The Siren Saga
Several attempts were made during the Second World War to obtain an air raid siren for Broadway.
The debate dragged on for three years and, at times, got quite acrimonious.

The old fire siren which was fitted to the police station roof, and no longer used to call out the brigade, was not suitable for use as an air raid warning. It was not powerful enough to be heard all over the village; in fact it was said to be inaudible, indoors, at a distance of two hundred yards! In 1940 Broadway Parish Council asked the Rural District Council whether a more powerful siren could be provided for the village. The RDC would not entertain this, as it was not the policy of The Ministry of Home Security to allow the use of air raid sirens in rural areas.
In December 1941 Broadway’s Head Warden, Major Tristram, again pressed the Parish Council to request a siren. At a meeting of his Fire Guards it had been suggested a petition be organised in support of a siren, but he considered a resolution from the Parish Council, forwarded to the Regional Commissioner and Ministry of Home Security, would in his words, "be more efficacious." Councillor John Morris commented that he failed to see what use an air raid warning would be, until some shelters were provided. The Parish Council decided to take no further action on the matter. But a month later, with the pressure still on, Mr A.B.Willams, the Chairman of the Council, called a meeting to discuss the advisability of requesting the authorities to install a siren. The meeting, which included Major Tristram, and Frank Parker, the Head Fire Guard, voted eight to six to ask the Regional Commissioner to consider, again, installing a siren in Broadway. The Commissioner once again refused on the grounds that it was actually Government policy to reduce the number of sirens.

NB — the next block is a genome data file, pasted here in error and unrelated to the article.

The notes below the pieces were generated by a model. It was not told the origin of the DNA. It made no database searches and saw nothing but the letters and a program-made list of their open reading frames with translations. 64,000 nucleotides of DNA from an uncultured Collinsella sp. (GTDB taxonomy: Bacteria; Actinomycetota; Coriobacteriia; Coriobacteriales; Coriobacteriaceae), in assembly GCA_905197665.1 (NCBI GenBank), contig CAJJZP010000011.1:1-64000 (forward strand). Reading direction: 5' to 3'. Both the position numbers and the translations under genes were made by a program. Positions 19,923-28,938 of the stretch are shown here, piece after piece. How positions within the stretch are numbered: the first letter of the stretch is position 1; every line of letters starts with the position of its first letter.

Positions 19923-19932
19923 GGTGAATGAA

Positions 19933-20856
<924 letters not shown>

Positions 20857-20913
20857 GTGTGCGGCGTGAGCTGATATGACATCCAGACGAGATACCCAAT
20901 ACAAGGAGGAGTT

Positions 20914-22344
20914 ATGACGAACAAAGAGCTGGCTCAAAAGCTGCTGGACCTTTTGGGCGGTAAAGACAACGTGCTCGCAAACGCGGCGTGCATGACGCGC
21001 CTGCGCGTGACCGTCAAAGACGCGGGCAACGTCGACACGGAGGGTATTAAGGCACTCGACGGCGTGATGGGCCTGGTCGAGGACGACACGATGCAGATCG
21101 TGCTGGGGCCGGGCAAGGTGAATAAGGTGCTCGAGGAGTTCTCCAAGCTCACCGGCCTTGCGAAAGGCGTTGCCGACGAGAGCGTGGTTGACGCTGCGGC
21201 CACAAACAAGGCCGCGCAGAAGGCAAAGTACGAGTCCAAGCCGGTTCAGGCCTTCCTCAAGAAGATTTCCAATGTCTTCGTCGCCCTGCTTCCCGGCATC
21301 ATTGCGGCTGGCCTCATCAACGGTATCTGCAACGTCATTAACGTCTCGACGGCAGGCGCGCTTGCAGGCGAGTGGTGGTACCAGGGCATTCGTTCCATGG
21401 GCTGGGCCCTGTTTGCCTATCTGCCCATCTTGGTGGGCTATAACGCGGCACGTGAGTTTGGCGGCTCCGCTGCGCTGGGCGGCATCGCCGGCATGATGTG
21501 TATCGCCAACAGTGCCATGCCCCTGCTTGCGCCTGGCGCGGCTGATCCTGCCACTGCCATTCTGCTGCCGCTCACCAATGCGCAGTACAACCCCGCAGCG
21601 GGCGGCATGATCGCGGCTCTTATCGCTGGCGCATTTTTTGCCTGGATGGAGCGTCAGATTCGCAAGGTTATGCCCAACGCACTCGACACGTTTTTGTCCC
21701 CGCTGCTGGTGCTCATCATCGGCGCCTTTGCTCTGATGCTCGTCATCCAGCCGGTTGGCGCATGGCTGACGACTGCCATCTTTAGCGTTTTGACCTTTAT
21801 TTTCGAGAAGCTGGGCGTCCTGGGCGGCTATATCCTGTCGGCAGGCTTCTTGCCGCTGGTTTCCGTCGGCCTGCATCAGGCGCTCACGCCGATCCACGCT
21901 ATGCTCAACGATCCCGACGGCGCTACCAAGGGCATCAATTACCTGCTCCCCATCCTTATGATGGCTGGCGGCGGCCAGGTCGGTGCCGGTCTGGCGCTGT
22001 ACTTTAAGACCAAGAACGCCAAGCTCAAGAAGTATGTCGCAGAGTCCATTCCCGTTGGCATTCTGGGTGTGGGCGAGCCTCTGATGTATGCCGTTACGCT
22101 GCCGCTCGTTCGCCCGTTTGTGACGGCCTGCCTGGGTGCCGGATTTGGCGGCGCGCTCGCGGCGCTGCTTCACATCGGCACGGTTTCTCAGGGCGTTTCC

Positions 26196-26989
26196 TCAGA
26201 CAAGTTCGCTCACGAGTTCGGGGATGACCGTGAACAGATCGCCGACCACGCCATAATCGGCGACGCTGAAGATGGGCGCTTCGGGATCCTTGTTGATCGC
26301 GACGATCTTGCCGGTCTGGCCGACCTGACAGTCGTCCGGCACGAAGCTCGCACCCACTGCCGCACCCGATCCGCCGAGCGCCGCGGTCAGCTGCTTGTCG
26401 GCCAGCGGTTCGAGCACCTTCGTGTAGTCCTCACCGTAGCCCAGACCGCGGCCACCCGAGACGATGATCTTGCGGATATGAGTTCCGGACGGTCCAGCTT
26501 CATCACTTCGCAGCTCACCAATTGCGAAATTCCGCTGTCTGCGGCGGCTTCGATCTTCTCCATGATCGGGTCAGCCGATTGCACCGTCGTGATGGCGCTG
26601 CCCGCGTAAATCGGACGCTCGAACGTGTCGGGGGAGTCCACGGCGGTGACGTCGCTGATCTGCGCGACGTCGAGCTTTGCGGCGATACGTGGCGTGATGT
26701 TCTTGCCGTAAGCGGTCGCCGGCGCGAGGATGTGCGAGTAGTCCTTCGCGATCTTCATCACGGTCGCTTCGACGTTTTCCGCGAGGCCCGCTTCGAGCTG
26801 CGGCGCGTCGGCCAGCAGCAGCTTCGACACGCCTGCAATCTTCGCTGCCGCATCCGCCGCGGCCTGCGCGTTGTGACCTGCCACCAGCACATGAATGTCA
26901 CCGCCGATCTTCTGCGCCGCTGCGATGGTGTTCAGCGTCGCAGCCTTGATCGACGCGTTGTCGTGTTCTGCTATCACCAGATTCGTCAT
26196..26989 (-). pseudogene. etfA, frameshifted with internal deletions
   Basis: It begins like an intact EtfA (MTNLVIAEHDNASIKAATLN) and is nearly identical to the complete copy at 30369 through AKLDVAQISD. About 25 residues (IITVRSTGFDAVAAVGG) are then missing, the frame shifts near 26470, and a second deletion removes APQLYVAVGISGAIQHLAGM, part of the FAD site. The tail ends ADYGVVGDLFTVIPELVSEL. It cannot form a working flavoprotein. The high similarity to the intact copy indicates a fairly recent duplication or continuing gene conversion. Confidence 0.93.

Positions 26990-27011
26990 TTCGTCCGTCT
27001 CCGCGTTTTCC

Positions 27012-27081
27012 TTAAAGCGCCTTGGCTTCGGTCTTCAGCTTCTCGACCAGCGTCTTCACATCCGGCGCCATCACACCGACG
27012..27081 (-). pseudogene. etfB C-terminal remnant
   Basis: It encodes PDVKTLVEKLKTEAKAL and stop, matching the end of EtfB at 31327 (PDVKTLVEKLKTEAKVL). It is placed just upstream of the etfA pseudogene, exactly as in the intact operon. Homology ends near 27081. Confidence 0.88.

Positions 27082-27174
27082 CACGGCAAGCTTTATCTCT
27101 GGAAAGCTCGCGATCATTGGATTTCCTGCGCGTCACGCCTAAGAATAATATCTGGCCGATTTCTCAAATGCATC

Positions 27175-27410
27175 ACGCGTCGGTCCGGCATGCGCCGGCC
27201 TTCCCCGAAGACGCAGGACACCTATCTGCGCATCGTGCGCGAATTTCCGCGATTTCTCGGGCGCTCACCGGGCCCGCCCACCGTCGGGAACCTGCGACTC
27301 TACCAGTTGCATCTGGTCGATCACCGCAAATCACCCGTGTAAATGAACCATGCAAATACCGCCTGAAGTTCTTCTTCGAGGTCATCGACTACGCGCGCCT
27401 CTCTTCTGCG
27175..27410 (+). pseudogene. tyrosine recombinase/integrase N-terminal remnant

A year later, in March 1943, the subject was raised again, this time at a meeting of the Rural District Council (R.D.C.), by Mr G.E.Knight of the Civil Defence. He argued there was now an instruction to sound the existing fire siren in the event of an air raid, and as it could not be heard all over the village a more powerful one should be provided. When the R.D.C. voted, nine council members thought a new siren was necessary at Broadway, but ten, including the two Broadway members, thought it was not.

A series of letters from villagers expressing strong opinions both for and against the proposed siren then appeared in the local newspaper. The argument rumbled on until a public meeting was convened to discuss the problem. The meeting, attended by two hundred people, voted unanimously in favour of the siren. So the Rural District Council had no option but to agree to provide one, pointing out that the cost, about £90, would have to be borne by the rate payers of Broadway. The Parish Council, faced with this expense, wrote to the Regional Commissioner of the Civil Defence. His reply settled the argument once and for all. He did not consider the population or degree of vulnerability justified a public warning siren at Broadway, and if every community irrespective of its size had a siren, their value as a warning would be reduced, and large sections of the population would be disturbed unnecessarily.

There had been two opposing views on the need for a siren. Those against it, including most of the Parish Council, argued it would cause unnecessary disturbance, as Broadway was unlikely to be the deliberate target of enemy bombers. There were, in any case, no public air raid shelters in the village where people could go if a warning were given. It seems those in favour, mainly the civil defence workers led by Major Tristram, considered that in addition to warning of air raids, it would be useful for calling out the emergency services, as at that time it could take anything up to half an hour to round everyone up when needed.